In effect, Gregory uses the story of Dinah as an allegory of the trouble we get into when we focus too much on the lives of others and look not enough to our own souls. For Dinah gets into trouble when she tours the land to see the pagan women (the Hivites) and inquires, with a sort of fascination, into what they do. And one of the men of that land seduces her, taking  advantage of the vulnerability caused by her sinful curiosity. But even after being humbled and sinned against, she still lets him speak tenderly to her. She is far too fascinated with the Hivites. And thus her rapist, Shechem, was able to speak tenderly to her and win her heart, a thing no rapist should be able to do.

But so it is with us. We are far too fascinated with the sins and struggles of others. Like busybodies we go out to consort with the people of the sinful world. And being focused on and fascinated by them, rather than looking to our own selves, we open ourselves up to being taken advantage of by both the devil and a sinful world. We are an easy target when we do not look to our own soul but rather are preoccupied with the scurrilous details of the lives of others.

And then the devil seizes us and has consort with our soul. He speaks “tenderly” to us telling us how, compared to others, we are not really so bad.  Here is a false security indeed. We have been sinfully curious as to the sins and struggles of others, and now we are in the devil’s clutches being reassured by him.

We should be angry with him for raping our vulnerable soul in the first place! But instead, we let him sweet-talk and reassure us.

And thus we are prey two times over. First, we indulged our sinful curiosity into the struggles of others, and then having done so, allowed ourselves to be falsely reassured by the devil of our relative innocence.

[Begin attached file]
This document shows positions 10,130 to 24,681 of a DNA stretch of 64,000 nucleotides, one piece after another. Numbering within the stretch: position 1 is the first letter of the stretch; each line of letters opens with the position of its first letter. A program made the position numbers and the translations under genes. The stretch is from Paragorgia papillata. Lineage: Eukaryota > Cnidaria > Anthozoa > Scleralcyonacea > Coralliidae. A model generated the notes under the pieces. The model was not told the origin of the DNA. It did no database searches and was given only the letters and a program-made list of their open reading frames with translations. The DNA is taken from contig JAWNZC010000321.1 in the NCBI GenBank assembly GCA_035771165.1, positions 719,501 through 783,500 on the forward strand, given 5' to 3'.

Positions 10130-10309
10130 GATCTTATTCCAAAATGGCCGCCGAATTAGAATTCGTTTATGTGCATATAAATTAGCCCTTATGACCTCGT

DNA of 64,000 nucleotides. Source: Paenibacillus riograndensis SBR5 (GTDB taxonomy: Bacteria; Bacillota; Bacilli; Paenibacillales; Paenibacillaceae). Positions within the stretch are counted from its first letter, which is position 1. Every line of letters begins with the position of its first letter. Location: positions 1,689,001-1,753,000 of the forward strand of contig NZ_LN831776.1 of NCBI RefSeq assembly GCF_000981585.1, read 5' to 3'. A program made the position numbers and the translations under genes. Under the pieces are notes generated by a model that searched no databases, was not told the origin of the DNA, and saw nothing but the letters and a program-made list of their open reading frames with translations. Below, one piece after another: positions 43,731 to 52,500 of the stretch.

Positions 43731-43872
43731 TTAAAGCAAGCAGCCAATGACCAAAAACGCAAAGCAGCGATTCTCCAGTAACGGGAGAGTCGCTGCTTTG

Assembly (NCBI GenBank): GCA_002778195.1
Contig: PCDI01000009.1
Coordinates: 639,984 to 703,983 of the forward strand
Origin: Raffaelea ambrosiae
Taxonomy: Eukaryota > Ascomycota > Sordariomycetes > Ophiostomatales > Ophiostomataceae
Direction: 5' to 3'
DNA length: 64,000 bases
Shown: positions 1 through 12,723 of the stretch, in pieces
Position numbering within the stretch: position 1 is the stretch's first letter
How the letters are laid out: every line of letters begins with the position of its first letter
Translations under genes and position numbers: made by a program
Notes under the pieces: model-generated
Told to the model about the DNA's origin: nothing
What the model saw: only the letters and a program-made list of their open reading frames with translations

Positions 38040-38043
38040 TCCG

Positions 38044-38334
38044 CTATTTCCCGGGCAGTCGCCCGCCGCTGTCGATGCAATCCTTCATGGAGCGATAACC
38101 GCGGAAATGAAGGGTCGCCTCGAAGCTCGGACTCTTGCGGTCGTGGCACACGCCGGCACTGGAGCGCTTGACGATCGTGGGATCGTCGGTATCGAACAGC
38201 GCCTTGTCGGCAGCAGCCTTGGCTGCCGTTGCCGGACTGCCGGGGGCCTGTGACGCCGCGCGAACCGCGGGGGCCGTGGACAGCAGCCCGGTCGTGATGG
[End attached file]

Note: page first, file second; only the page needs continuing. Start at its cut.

The bottom line is that busybodies are easy prey for the devil. By looking not to their own lives, but instead prying with sinful fascination into the lives of others, they wander into sin easily. And all the while, since they look not to themselves, they are easily deluded by the thought that at least they are not as bad as so-and so.

Then only problem is, “being better than so-and-so” is not the standard for eternal life. Jesus is the standard. Only grace and mercy can help us meet that standard.

The busybody is busy about all things except the one thing necessary. As St. Paul says, If we would judge ourselves truly, we would not be judged (1 Cor 11:31).

33 Replies to “The Sins That Come From Being a Busybody – A Meditation on a Teaching of St. Gregory”

  1. I remember a time 22 years ago, while sponsoring my wife during RCIA, that our counselor had us write down the answer to this question: “If you knew of a friend who was being unfaithful to their spouse, would you tell the ‘wounded’ party?” For some reason I was chosen to answer, and my response was that I would mind my own business, at which time most of the participants erupted in laughter. I couldn’t help but feel a twinge of sadness, feeling that the on-looking laughers could actually feel that they had the right to butt into someone else’s business without asking.

    What I find interesting today is, that after all that time, my wife and I have a merely nodding acquaintance with only a couple of the two dozen or so class participants, who were all initiated Easter morning those many years ago.